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FCC Pushes DIRS Effort

NAB pledges help to build two-year-old database initiative

WASHINGTON The Federal Communications Commission has renewed efforts to build a national database of radio stations it can use to determine damage to broadcast infrastructure quickly after a disaster.

It’s billed as disaster support for broadcasters, and the FCC is joining with the National Association of Broadcasters to ratchet up its campaign to entice broadcasters to participate in the voluntary in-house reporting system.

The Disaster Information Reporting System is a free Web-based program launched by the commission and the Department of Homeland Security’s National Communications System. It allows broadcasters and other communication providers, including wireless and wireline services, to report their status after public disaster.

Approximately 700 radio and TV broadcast stations are registered with the DIRS initiative, which launched in 2007. FCC officials say many of those stations are concentrated in the Gulf Coast region.

FCC officials say DIRS is crucial to maintaining communication paths with the public after any major disaster.

Broadcasters can use DIRS to request fuel, generators and other equipment they might need after a disaster. The FCC, Federal Emergency Management Agency and local public safety officials will have access to the information.

“Hurricane Katrina taught us a lot. The process of collecting information on the damage done to communications infrastructure was labor-intensive,” said John Healy, an FCC Public Safety and Homeland Security Bureau official, during a DIRS informational Webcast hosted by NAB this year.

“We had daily phone calls out to every single radio and TV station in the impacted area. The process was very manual with multiple agencies involved. It just wasn’t very coordinated.”

Broadcast participation low

But most importantly, he said, “broadcasters really had no way of asking us for help.”

In an effort to raise awareness of the benefits, the FCC and NAB are hoping to boost radio and TV station participation, which has been low.

DIRS has been activated four times since its inception: during hurricanes Gustav and Ike and tropical storm Fay in 2008, and during the Kentucky ice storms in 2009.

“The likelihood of (DIRS) being activated in the Gulf region is higher than other geographic areas, but this would be a very valuable tool anywhere across the country during disaster restoration efforts,” said David Layer, senior director of advanced engineering with NAB.

Broadcasters simply create a DIRS account and then log in to submit information voluntarily regarding their status after a disaster, Layer said. “They update the information just once a day remotely via an Internet connection and only during the time that DIRS is activated.”

That information will be passed along through FEMA to state emergency operations.

“Our goal is for the seamless coordination of communications following a disaster. We know over-the-air broadcast is the most vital communications tool there is in those cases,” said FCC spokesman Robert Kenny. “We can help with whatever it takes to maintain operations. For instance, a broadcaster might need special temporary authority to operate out of the license norm after a disaster. We can help with that.”

Kenny said broadcasters in the hurricane-prone regions of the southern United States in particular realize the importance of disaster preparedness, hence a high number of DIRS registrants in those areas.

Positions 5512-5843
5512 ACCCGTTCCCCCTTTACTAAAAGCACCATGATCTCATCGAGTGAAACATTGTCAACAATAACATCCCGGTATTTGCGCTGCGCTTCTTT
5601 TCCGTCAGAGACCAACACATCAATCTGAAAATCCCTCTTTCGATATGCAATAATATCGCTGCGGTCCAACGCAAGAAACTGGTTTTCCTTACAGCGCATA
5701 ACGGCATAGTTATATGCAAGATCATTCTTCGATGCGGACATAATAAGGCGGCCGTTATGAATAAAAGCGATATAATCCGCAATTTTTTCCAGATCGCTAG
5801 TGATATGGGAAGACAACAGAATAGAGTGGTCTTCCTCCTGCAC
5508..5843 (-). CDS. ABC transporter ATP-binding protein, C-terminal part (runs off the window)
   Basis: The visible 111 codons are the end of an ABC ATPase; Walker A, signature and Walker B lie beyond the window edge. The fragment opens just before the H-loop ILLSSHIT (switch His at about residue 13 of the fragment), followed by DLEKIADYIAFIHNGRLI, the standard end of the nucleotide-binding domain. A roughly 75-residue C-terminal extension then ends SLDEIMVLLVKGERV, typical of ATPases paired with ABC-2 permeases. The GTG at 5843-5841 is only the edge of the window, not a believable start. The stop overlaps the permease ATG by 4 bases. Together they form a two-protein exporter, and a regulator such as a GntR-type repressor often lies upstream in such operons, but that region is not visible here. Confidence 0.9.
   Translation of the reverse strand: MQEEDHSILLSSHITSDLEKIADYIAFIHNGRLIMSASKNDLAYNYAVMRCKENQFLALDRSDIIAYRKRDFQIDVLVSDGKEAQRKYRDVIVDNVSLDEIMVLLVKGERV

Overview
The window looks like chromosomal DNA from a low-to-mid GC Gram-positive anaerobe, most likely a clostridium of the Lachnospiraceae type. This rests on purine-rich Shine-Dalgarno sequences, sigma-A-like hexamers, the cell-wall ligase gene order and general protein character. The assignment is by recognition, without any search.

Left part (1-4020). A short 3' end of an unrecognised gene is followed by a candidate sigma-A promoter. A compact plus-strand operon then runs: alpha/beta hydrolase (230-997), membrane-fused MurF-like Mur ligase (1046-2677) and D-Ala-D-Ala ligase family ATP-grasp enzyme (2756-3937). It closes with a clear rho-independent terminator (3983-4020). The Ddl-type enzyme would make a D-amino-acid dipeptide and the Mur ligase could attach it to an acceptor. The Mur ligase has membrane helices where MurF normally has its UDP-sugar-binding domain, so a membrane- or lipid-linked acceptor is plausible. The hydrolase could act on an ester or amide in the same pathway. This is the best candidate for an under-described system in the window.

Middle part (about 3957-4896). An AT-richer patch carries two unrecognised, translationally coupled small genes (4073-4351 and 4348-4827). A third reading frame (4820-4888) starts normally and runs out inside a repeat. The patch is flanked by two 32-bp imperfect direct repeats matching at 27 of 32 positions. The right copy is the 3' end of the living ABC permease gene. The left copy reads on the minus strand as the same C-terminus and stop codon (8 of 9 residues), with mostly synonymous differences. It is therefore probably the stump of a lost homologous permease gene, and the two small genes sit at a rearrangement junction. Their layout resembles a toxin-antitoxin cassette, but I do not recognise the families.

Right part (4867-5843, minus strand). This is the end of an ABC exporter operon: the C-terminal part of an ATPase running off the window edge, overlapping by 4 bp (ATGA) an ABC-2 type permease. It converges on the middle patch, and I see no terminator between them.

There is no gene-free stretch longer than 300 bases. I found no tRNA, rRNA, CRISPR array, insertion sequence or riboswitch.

Project Roll Call

“But it could be flooding in the upper Midwest or an earthquake in California. Regardless, we invite as many participants as possible,” Kenny said.

The DIRS program serves as a complement to the FCC’s Project Roll Call system, which establishes a baseline of broadcast activity prior to a hurricane or other disaster to give emergency managers an idea of who is on the air broadcasting critical information to the public post-disaster, Kenny said.

Project Roll Call, a program of the FCC and FEMA, uses data collected by FCC field engineers equipped with a spectrum analyzer to measure broadcast activity within a 30-mile radius before and after a disaster. “We expect to emphasize the use of DIRS and Project Recall in the future. Emergency preparedness and need to maintain the communication infrastructure after a disaster is more crucial than ever.

“In times of crisis, Americans rely on local broadcasters to deliver critical information that can help save lives. Developing programs to help keep them on the air or get them back on the air is very important to the FCC,” Kenny said. “This is really a small effort with big benefits for broadcasters.”

The administration of DIRS “has resulted in very minimal incremental cost to the FCC,” he said, with existing staff assigned to the DIRS initiative when activated.

Private information that radio stations provide to the FCC in regards to DIRS is confidential, he added.

Clear Channel Radio has registered some of its stations in DIRS, said Steve Davis, senior vice president of engineering and capital management for Clear Channel, mostly in areas prone to hurricanes and earthquakes.

“We think DIRS is a worthwhile effort in coordinating between broadcast media, common carriers, first responders, government regulators and emergency management,” Davis said.

the company’s Emergency Operations Center, headed by Jeff Bennett, expects to help coordinate local responses for the DIRS database after disasters, Davis said.

“While we are initially focused on those stations in hurricane- and earthquake-prone regions, we anticipate that we will be able to provide DIRS information in a timely manner for all Clear Channel radio stations.”

Broadcasters can register for DIRS by visiting, or do a Web search for “FCC DIRS” for more information.